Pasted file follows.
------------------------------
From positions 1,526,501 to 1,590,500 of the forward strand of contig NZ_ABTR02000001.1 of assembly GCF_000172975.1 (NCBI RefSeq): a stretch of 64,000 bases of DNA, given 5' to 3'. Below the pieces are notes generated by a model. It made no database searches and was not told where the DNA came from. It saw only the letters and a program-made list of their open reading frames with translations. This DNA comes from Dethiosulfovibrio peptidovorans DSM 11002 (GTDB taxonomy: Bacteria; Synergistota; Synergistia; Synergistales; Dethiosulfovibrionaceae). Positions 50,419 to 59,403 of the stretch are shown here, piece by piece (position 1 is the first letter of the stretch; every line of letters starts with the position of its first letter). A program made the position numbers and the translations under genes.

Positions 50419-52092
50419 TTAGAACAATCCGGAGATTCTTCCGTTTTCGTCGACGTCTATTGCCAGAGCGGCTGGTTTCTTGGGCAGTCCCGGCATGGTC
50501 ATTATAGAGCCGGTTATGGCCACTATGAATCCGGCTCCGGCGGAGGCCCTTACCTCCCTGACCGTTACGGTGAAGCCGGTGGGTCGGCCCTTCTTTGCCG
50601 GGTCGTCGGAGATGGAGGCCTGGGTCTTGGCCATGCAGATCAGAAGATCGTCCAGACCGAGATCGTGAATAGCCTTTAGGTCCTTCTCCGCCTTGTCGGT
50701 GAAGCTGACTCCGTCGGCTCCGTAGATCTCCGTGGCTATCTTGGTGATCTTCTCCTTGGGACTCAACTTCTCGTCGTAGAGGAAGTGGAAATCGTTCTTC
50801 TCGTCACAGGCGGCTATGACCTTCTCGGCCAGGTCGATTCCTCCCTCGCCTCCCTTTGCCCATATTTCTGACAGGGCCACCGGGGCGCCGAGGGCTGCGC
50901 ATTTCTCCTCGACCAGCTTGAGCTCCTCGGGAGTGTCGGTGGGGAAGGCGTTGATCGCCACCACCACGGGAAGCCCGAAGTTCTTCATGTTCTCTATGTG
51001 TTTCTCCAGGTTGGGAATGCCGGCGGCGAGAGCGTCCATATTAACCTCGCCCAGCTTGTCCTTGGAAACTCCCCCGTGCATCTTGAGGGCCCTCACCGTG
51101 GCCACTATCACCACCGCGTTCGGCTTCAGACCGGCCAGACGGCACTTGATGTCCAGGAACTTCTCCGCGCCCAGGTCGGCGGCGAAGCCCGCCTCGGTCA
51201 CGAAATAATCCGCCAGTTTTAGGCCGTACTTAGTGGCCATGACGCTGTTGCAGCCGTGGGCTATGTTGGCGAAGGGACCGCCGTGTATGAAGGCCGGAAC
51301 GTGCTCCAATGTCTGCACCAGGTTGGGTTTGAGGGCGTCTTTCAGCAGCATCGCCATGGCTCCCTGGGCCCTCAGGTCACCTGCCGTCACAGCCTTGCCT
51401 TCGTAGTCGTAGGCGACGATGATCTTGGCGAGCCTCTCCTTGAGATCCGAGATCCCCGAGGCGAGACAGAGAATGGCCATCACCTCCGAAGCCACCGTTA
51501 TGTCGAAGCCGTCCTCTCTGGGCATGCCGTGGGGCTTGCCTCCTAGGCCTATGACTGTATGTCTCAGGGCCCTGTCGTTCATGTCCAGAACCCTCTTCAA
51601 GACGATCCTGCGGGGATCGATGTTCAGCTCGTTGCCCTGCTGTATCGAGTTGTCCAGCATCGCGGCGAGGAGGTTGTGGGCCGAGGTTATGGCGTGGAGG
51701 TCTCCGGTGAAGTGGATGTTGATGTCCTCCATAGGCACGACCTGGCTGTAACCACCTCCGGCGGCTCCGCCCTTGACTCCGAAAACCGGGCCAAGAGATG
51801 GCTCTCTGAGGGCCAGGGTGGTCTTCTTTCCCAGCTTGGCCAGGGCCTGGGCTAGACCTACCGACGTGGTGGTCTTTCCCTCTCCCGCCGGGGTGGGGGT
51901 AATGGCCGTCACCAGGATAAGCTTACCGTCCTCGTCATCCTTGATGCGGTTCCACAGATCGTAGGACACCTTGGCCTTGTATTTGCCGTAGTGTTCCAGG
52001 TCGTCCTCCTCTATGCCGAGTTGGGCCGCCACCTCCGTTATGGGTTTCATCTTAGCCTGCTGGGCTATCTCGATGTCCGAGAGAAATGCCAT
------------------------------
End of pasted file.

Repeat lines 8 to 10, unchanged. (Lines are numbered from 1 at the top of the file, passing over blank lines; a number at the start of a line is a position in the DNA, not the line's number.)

50901 ATTTCTCCTCGACCAGCTTGAGCTCCTCGGGAGTGTCGGTGGGGAAGGCGTTGATCGCCACCACCACGGGAAGCCCGAAGTTCTTCATGTTCTCTATGTG
51001 TTTCTCCAGGTTGGGAATGCCGGCGGCGAGAGCGTCCATATTAACCTCGCCCAGCTTGTCCTTGGAAACTCCCCCGTGCATCTTGAGGGCCCTCACCGTG
51101 GCCACTATCACCACCGCGTTCGGCTTCAGACCGGCCAGACGGCACTTGATGTCCAGGAACTTCTCCGCGCCCAGGTCGGCGGCGAAGCCCGCCTCGGTCA